Dīpaka (दीपक):—

1) adj. a) (von dīp) entflammend, anfachend: sāmavādāḥ sakopasya śatroḥ pratyuta dīpakāḥ . prataptasyeva sahasā sarpiṣastoyavindavaḥ .. [Pañcatantra III, 27.] anzündend, näml. das Feuer der Verdauung [Suśruta 1, 203, 13.] erleuchtend, erhellend [Hemacandra’s Anekārthasaṃgraha 3, 52.] [Medinīkoṣa k. 103.] trailokyadīpako (oder Lampe) bhānuḥ [Pañcatantra 190, 2.] mantrāṇām [Weber’s Indische Studien 3, 270.] — b) proparox. (von dīpa) = dīpe kuśalaḥ in der Handhabung der Lampe geschickt gaṇa ākarṣādi zu [Pāṇini’s acht Bücher 5, 2, 64.] —

2) m. a) Name zweier die Verdauung befördernder Pflanzen (von dīp): Ptychotis Ajowan (yavānī) Dec. [Amarakoṣa 3, 4, 1, 11.] [Ratnamālā 97.] Celosia cristata Lin. [Śabdaratnāvalī im Śabdakalpadruma] Vgl. dīpya . — b) Leuchte, Lampe (von dīpa) [Hemacandra’s Anekārthasaṃgraha] [Harivaṃśa 7913.] dhūpa [Bhāgavatapurāṇa 1, 11, 16.] kumbhaiḥ sadīpakaiḥ [4, 9, 55.] sphuratyeṣa nirmalavivekadīpakaḥ [Bhartṛhari 1, 55.] — c) Raubvogel [Hemacandra’s Abhidhānacintāmaṇi 1342.] — d) Name eines Rāga [Śabdakalpadruma] [Wilson’s Wörterbuch] — e) Beiname Kāma’s (vom caus. von dīp) [Wilson’s Wörterbuch] — f) Nomen proprium eines Sohnes des Garuḍa [Mahābhārata 5, 3596.] — g) Nomen proprium eines Mannes [Oxforder Handschriften 27], b [?(No. 70).] eines Dichters 124,a. —

3) f. dīpikā a) = dīpaka Ptychotis Ajowan Dec. (die Verdauung befordernd): taila [Suśruta 2, 365, 8.] — b) Calmuswurzel [NIGH. PR.] — c) Leuchte, Lampe [Harivaṃśa 14530. 14567. 14836.] [Rāmāyaṇa 5, 20, 14.] [Mṛcchakaṭikā 84, 10. 86, 10.] [Raghuvaṃśa 4, 75. 9, 70.] [Vikramorvaśī 43. 44.] [Daśakumāracarita 72, 12.] am Ende eines adj. comp. [Kathāsaritsāgara 22, 103.] f. ā [15, 45.] Häufig am Ende eines Buchtitels, bisweilen der Kürze wegen mit Fortlassung der vorangehenden näheren Angabe, [Oxforder Handschriften 161,b,22. 23]; vgl. kula, gūḍhārtha, trailokya . Mondlicht [Wilson’s Wörterbuch] — d) Name einer Rāgiṇī [Saṃgītadāmodara im Śabdakalpadruma] —

4) n. a) Saffran [Śabdaratnāvalī im Śabdakalpadruma] masc. [Wilson’s Wörterbuch] nach ders. Aut. — b) eine best. rhetorische Figur [Hemacandra’s Anekārthasaṃgraha] [Medinīkoṣa] [Sāhityadarpana 696.] vadanti varṇyāvarṇyānāṃ dharmaikyaṃ dīpakaṃ budhāḥ, mit folg. Beisp.: madena bhāti kalabhaḥ pratāpena mahīpatiḥ [KUVALAY. 46],a. In dem aus [Śiśupālavadha 1, 72] in [Sāhityadarpana a. a. O.] entlehnten Beispiele wird gleichfalls von zwei Subjecten, von einem in Rede stehenden und von einem andern nur zum Vergleich herbeigezogenen, dasselbe ausgesagt. Bes. Arten des dīpaka sind kārakadīpaka und mālādīpakaḥ kramikaikagatānāṃ tu gumphaḥ kārakadīpakam, Beisp.: gacchatyāgacchati punaḥ pānthaḥ paśyati pṛcchati (vgl. [Sāhityadarpana], wo in dem zweiten Beispiele gleichfalls mit demselben Subjecte eine Anzahl von Verben verbunden werden) [KUVALAY. 117],a. dīpakaikāvalīyogānmālādīpakamiṣyate, Beisp.: smareṇa hṛdaye tasyāstena (sc. hṛdayena) tvayi kṛtā sthitiḥ 112,b. Vgl. āvṛtti . — c) ein best. Metrum (4 x 10 Moren) [Colebrooke II, 157 (III, 31).]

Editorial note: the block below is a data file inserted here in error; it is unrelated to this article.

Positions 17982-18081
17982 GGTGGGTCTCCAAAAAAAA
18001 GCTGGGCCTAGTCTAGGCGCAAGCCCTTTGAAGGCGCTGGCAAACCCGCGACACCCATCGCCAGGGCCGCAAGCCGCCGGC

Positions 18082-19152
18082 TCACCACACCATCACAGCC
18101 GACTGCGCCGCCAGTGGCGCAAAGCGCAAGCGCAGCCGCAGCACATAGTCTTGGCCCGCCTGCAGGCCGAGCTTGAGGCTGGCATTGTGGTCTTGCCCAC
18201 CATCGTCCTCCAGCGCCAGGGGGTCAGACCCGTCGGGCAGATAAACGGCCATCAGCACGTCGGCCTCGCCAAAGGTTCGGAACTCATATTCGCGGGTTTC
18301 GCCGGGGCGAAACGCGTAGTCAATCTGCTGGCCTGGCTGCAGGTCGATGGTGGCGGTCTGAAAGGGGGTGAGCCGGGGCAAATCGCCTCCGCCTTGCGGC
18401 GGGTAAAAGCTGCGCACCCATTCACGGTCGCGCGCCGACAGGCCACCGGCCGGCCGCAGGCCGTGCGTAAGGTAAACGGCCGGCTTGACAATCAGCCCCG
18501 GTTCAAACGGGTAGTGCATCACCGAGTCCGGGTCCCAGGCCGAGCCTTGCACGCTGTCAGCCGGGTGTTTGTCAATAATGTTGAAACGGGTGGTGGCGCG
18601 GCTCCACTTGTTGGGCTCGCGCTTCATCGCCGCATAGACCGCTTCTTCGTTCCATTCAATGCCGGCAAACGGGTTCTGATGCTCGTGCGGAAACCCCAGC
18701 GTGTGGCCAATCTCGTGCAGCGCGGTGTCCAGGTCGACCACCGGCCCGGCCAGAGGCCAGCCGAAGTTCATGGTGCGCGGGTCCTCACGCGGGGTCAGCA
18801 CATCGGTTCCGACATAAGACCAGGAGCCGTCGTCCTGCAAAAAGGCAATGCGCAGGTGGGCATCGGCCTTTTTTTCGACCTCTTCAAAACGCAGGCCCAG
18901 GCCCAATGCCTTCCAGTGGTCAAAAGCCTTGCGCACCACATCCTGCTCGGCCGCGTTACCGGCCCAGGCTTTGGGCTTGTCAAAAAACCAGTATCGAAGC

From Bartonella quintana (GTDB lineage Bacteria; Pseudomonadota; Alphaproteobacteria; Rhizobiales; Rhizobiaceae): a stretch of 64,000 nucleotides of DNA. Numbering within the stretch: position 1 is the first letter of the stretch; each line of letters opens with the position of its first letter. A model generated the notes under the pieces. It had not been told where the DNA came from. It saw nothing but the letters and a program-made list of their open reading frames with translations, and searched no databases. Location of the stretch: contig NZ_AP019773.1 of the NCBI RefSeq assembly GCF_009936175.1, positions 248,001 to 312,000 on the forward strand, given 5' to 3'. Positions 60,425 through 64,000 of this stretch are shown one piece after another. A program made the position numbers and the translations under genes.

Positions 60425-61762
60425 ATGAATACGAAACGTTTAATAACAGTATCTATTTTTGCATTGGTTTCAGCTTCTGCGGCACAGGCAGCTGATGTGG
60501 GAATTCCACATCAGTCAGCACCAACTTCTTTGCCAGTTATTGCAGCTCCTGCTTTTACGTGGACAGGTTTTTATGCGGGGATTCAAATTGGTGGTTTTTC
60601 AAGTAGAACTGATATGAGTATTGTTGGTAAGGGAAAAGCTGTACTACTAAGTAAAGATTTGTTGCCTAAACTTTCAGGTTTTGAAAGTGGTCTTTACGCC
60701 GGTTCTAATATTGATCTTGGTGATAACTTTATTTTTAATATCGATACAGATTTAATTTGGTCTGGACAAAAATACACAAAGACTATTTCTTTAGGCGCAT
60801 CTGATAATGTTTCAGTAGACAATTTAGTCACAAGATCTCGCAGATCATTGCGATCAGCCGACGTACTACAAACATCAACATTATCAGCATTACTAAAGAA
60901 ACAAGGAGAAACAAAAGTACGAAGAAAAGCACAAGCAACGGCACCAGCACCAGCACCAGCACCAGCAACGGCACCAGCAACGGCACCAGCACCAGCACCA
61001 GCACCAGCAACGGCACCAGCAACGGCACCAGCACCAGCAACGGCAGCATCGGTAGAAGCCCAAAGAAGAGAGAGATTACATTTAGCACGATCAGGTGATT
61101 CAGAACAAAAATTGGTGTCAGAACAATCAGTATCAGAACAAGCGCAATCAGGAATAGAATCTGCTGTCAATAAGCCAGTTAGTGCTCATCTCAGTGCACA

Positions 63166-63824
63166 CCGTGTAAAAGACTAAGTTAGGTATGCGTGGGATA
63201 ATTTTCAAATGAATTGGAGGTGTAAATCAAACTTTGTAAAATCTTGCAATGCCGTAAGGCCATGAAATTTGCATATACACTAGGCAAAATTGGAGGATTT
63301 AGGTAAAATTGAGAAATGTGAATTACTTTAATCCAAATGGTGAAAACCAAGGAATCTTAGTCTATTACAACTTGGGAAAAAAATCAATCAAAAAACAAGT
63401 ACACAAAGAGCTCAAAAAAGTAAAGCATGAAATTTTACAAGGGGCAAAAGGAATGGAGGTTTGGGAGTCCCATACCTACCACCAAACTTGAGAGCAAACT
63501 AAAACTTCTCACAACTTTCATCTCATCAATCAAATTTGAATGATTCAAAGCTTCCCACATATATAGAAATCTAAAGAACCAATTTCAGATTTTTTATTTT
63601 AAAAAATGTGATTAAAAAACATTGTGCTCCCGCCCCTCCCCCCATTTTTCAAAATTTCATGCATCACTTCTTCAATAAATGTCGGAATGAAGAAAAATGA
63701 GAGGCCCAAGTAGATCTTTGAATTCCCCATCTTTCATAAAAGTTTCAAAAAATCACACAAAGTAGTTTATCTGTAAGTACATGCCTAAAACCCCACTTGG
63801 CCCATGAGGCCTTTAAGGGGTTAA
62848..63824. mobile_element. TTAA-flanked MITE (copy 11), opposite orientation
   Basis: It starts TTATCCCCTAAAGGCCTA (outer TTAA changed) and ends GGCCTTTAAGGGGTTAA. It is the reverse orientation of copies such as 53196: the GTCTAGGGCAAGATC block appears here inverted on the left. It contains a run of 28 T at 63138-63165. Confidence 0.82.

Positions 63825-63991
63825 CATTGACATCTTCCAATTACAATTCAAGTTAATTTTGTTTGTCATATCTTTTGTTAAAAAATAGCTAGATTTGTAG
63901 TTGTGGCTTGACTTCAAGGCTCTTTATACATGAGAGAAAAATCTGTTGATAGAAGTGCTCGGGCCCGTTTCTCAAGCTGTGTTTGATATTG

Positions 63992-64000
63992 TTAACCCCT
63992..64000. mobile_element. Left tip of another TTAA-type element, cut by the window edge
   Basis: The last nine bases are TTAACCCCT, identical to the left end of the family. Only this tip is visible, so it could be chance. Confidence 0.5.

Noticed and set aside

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Dīpaka (दीपक):—

2) b) śarvarīdīpakaścandraḥ [Spr. 2968.] —

3) c) als Titel eines Werkes [Oxforder Handschriften 278,a,1 v. u. 287,a, No. 675. 291,a,27.] prakāśa [HALL 69.] vivaraṇa [187.] Vgl. śānti, śrāddha, sāpiṇḍya . —

4) b) [kāvyādarśa 2, 97. fgg.] prastutāprastutānāṃ tu sāmastye tulyadharmataḥ . aupamyaṃ gamyate yatra dīpakaṃ tannigadyate .. [PRATĀPAR. 92,b,9.] ādi, madhya, anta (beziehen sich auf die Stellung des Verbums als des Mittelbegriffs) ebend. Unter den ubhayālaṃkārāḥ [Oxforder Handschriften 208,b,22.] Vgl. kriyā, guṇa, jāti, dravya .

Source: Cologne Digital Sanskrit Dictionaries: Sanskrit-Wörterbuch in kürzerer Fassung

Dīpaka (दीपक):——

1) Adj. — a) entflammend , anfachend. — b) erleuchtend , erhellend. — c) das Feuer der Verdauung anfachend , reizend. — d) *in der Handhabung einer Lampe geschickt.

2) m. — a) Leuchte , Lampe. — b) = dīpa

2) [Bhāskara’s Līlāvatī .S.95.] — c) *Ptychotis Ajowan. — d) *Celosia cristata. — e) *Raubvogel. — f) ein best. Rāga [Saṃgitasārasaṃgraha 65.] — g) ein best. Tact [Saṃgitasārasaṃgraha 210.] — h) *Beiname Kāma's. — i) Nomen proprium — α) eines Sohnes des Garuḍa. — β) verschiedener Männer. —

3) m. oder n. *Saffran.

4) f. dīpikā — a) Leuchte , Lampe. Am Ende eines adj. Comp. f. ā. — b) *Mondlicht. — c) Ptychotis Ajowan. — d) *Calmuswurzel. — e) eine best. Rāgiṇī [Saṃgitasārasaṃgraha 55.] — f) Titel eines Werkes. prakāśa m. , prakāśikā f. ([Private libraries (Gustav) 1]), vivaraṇa n. und vyākhyā f. ([Private libraries (Gustav) 1]) Titel von Commentaren dazu. —

5) n. — a) eine best. Klasse von rhetorischen Figuren [Kāvyaprakāśa 10,17.] — b) ein best. Metrum.

context information

Sanskrit, also spelled संस्कृतम् (saṃskṛtam), is an ancient language of India commonly seen as the grandmother of the Indo-European language family (even English!). Closely allied with Prakrit and Pali, Sanskrit is more exhaustive in both grammar and terms and has the most extensive collection of literature in the world, greatly surpassing its sister-languages Greek and Latin.

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Hindi dictionary

Source: DDSA: A practical Hindi-English dictionary

Dīpaka (दीपक) [Also spelled deepak]:—(nm) a lamp; —[bujhanā] the light to go out; one’s lineage to come to an end.